Anybody moving to Elizabeth City, NC, any time soon? I know where you can find a great home for your family.

  20. laymond says:

    Sam, I believe that is in the bible as well don’t plan on tomorrow, yaneverknow
    only God knows for sure. — I have never understood why, a preacher would sigh a thirty year mortgage with a three year job security — I really have never understood why a bank would get involved in that transaction.
    In my opinion a preacher buying a house is liken to a soilder buying a house at every base he is stationed at. He knows he won’t be there that long, or he should.

  21. Sam Loveall says:

    Laymond, I can only speak for myself, in this way: Every time I move to a new place, i expect to retire there, and I live as though I will, until I know that I won’t. Living and working in a place as though I expect to be leaving soon leads me to be hesitant to try to set down roots, to develop deep and abiding friendships, to become deeply involved with the people in the area, or even in the congregation. I found that I can’t live in a ministry like that. I have to be all in, or not at all.

    I’ll continue to expect that God will care for me, even when the struggle gets tough. And, as before, I expect to retire where I am now.

  22. laymond says:

    “I expect to retire where I am now.”
    I hope you get to Sam, if that continues to be what you want.
    But if I had chosen your line of work, I wouldn’t take out any thirty year mortgage 🙂

  23. Sam Loveall says:

    Well, we actually do 15yr mortgages, but the problems are similar. 🙂

  24. Todd Collier says:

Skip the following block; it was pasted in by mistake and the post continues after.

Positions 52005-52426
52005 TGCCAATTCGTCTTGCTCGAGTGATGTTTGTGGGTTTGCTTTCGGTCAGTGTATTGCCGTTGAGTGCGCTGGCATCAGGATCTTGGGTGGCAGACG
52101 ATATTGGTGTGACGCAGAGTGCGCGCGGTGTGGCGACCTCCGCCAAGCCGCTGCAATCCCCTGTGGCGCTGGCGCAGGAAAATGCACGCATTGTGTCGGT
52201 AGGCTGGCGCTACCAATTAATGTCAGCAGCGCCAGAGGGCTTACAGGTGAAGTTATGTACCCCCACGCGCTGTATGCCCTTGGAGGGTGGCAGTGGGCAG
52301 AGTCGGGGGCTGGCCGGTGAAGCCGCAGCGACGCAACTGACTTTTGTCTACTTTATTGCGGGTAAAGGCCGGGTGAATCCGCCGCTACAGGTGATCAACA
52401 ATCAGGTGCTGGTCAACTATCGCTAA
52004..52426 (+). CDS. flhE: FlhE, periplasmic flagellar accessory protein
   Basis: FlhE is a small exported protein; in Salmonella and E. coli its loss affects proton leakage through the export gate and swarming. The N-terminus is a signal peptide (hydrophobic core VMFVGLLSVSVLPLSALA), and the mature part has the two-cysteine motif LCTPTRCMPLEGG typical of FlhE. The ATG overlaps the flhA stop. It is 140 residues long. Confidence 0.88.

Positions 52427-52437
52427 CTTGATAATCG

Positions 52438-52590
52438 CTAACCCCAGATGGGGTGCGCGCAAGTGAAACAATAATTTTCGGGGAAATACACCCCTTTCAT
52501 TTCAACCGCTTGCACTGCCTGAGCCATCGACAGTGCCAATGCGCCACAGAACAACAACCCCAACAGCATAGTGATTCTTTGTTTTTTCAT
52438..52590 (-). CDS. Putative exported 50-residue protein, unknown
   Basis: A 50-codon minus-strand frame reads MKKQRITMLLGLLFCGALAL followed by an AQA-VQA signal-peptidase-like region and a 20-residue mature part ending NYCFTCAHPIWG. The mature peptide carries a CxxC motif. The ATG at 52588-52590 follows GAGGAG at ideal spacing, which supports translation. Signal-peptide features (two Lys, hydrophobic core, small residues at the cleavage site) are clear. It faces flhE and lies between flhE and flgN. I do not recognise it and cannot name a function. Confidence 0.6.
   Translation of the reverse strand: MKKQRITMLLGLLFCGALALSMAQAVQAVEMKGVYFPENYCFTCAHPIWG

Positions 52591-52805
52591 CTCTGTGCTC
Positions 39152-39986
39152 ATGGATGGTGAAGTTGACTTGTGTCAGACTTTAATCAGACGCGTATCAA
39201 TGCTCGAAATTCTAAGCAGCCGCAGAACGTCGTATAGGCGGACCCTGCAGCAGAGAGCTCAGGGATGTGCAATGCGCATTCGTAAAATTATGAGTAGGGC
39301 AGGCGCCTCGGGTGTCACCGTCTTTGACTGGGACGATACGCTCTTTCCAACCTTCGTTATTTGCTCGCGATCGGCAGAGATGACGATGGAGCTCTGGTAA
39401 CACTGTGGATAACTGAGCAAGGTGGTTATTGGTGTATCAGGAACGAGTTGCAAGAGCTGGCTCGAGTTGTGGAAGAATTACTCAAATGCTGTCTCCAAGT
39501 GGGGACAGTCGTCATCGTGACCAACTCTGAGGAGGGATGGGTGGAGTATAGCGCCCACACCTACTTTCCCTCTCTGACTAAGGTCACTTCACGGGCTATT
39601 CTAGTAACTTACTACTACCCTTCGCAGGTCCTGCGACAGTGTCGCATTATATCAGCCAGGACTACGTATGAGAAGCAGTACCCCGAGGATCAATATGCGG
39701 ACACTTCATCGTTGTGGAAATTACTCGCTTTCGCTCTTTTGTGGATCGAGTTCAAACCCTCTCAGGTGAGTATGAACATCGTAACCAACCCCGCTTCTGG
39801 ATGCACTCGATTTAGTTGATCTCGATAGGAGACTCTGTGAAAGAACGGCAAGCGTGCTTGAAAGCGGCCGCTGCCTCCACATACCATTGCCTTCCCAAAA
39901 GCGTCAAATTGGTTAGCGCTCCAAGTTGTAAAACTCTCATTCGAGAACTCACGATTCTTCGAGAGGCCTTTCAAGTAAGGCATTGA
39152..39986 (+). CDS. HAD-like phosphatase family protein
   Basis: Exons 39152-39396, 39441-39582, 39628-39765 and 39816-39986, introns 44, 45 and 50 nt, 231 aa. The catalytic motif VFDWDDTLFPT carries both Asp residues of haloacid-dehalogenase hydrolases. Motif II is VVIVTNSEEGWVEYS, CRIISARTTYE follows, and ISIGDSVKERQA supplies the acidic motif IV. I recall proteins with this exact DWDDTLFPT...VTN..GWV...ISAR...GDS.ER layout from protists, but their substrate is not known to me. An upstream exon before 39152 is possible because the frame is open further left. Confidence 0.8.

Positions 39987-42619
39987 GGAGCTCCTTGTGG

Laymond, I know you mean well, but it is members with attitudes such as you display that make our work such a “joy.” Believe it or not some things do change with time. Most of the elderships I have interviewed with over the past decade have been big on pointing out their “long term” intent and most congregations that are growing do have settled staff members. The three year hitch is no longer the “norm” but is the sign of either a troubled work, a troubled minister or what I call the “John Adams” syndrome- somebody has to follow Father George, and you will never measure up so don’t expect to hold the job long.
    But those members who treat us as hirelings and temporary help are the sources of our wounds and for the weaker ones the reason they leave the work. Ministry should be all consuming, but it need not be crushing or cruel. “A workman is worthy of his wages” I think that means a decent living wage that is neither so high it breeds envy, nor so low it breeds contempt.

  25. gt says:

    Sam, I hope things work out for you and your family. Dont let the resident curmudgeon here discourage you. I would hope that any minister looks at each place he is employed at as permanent. Thanks for handling those sarcastic comments with such grace.

  26. Charles McLean says:

    Laymond asked: “By the way can you show me in scripture where it says a Christian cannot live without sin?”

    Laymond, I find only one Man who ever did it. If you would point out such an achievement by another believer, either in scripture or outside it, I would be most impressed and might well change my view. But John’s teaching makes me doubt this eventuality, as he says, “If we claim to be without sin, we deceive ourselves and the truth is not in us.”